Why Wheat Germ Is A Superfood You Should Be Eating


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by Pina LoGiudice ND, LAc and Peter Bongiorno ND, LAc

Wheat germ is the most vitamin- and mineral-rich part of the wheat kernel. In fact, the germ is actually the embryo of the wheat plant. This embryo will eventually nourish the new wheat plan. This is the reason why it has so many wonderful nutrients

Unfortunately, this kernel, which includes the wheat germ, is tragically removed during the refining of whole wheat grains to white flour. In the manufacturing process, it is removed because its healthy oils can go rancid quickly, so removing it makes it easier for food production companies to keep wheat in storage much longer. The germ itself only makes up about 3% of the kernel, and you need over 50 pounds of wheat to get one pound of wheat germ.

Why Is Wheat Germ So Good for You?

Because it is meant to feed the new plant, wheat germ is packed with good nutrients. Two tablespoons of raw wheat germ have about 1.5 grams of unsaturated fat, 9 grams of carbohydrates, 4 grams of protein, 2 grams dietary fiber, 2 grams of sugars, no cholesterol and about 60 calories. This is plenty of protein and fiber.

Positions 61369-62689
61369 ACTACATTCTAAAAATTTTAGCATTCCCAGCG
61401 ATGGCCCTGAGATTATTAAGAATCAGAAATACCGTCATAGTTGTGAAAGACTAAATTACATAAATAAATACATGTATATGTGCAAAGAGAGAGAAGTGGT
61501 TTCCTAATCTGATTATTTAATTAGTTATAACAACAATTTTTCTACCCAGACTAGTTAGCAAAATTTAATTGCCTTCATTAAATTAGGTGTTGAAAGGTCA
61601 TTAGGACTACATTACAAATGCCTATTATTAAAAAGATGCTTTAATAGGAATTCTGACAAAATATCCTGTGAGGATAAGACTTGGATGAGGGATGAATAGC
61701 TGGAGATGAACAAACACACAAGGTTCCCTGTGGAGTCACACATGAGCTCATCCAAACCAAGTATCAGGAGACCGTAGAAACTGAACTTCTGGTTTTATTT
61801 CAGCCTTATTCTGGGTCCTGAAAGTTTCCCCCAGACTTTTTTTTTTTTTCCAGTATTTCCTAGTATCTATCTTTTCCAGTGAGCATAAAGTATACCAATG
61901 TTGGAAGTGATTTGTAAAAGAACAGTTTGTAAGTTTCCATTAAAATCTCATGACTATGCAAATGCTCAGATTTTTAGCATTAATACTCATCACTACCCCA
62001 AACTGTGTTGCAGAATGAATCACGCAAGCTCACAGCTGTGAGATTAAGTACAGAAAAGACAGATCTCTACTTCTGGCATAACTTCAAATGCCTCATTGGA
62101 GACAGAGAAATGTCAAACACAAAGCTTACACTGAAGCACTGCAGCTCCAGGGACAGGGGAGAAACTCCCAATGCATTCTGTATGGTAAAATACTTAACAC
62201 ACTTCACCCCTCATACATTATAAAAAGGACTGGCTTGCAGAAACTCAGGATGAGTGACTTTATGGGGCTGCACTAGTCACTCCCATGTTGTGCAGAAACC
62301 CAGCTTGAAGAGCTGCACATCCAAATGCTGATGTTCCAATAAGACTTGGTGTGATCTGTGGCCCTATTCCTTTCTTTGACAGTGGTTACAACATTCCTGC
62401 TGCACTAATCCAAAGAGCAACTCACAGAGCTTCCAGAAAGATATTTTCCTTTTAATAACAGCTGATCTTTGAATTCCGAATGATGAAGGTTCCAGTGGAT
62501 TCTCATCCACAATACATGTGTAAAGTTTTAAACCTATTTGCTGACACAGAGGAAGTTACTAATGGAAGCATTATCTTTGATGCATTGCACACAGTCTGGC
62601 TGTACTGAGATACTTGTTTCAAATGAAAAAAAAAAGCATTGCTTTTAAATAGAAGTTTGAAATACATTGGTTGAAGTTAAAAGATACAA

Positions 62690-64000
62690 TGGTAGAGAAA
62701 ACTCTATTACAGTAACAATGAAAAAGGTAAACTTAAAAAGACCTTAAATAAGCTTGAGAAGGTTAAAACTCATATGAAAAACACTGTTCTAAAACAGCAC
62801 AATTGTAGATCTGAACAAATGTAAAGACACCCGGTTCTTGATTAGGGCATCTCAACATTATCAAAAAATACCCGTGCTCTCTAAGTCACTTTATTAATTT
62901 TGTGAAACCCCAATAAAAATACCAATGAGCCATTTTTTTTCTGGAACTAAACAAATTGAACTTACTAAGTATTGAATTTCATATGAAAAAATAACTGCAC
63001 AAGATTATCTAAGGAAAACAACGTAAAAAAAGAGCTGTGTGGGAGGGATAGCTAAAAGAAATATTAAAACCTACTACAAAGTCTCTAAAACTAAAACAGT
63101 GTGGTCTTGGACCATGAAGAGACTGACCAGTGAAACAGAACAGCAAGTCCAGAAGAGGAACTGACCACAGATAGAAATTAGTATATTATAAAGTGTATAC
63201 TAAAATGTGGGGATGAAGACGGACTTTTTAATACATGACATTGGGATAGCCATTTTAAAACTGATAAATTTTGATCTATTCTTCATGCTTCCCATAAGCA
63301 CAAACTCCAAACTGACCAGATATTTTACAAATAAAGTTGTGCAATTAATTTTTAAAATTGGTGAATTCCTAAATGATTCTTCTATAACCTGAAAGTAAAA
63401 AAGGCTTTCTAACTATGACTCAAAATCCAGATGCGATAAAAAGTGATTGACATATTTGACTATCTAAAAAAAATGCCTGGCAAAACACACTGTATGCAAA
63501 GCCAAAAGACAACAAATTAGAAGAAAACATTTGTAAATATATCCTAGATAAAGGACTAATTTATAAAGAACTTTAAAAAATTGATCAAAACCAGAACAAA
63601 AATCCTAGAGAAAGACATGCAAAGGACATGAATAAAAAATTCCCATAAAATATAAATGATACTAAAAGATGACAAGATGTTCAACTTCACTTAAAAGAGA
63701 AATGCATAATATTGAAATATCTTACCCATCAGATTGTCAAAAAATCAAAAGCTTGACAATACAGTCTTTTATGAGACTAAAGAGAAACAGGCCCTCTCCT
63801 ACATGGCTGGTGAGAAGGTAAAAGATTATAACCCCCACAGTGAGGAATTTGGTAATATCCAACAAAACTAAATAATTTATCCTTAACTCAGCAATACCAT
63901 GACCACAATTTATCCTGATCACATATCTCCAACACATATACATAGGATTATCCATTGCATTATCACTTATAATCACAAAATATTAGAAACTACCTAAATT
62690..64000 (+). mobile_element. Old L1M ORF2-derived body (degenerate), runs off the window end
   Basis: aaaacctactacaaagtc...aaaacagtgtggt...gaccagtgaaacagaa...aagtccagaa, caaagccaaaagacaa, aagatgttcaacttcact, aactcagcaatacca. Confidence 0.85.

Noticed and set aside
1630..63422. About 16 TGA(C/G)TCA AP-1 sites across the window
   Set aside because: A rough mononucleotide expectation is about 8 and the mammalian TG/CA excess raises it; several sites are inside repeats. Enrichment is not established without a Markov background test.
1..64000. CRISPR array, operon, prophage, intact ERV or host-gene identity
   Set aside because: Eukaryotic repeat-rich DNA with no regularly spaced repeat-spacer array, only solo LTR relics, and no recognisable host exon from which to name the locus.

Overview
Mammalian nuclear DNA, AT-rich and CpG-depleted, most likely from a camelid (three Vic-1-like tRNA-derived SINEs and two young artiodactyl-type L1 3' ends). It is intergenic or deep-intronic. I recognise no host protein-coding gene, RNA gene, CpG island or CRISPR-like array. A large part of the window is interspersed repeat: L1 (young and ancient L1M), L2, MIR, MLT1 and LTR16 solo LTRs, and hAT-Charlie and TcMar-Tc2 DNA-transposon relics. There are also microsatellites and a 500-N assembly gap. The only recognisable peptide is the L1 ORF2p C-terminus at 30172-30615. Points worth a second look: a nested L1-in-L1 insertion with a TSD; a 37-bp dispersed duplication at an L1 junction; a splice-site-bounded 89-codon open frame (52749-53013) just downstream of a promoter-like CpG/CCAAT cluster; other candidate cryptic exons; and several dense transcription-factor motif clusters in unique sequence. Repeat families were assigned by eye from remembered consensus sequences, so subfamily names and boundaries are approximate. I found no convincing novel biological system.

Plus, it has a number of other healthy nutrients for your body:

B vitamins

Wheat germ is packed with important B vitamins, such as folate, vitamin B1 (thiamin) and vitamin B6. B vitamins are important for the heart, to make proper mood chemicals for our brain, and are critical for cardiovascular health.


Wheat germ contains lots of fiber, which is necessary for good blood sugar balance, cholesterol control, intestinal health and detoxification.


Wheat germ has phytosterols, which are actually steroid compounds similar to cholesterol. These phytosterols can lower unhealthy cholesterol and promote a healthy heart. One French study from 1992 found that eating 30 grams, or about a quarter of a cup, of raw wheat germ a day for 14 weeks lowered total cholesterol by 7.2%. It also lowered LDL, or “bad” cholesterol, by 15.4%, and triglycerides, a fat and sugar molecule in your blood, by 11.3%. Another study from the 2003 American Journal of Clinical Nutrition showed that if you removed the phytosterols from the wheat germ, you would not get the same cholesterol-lowering effect. This shows us that the phytosterols are the compound needed to lower cholesterol. In this study, wheat germ with the original phytosterols reduced cholesterol absorption from the intestines by an impressive 42.8%.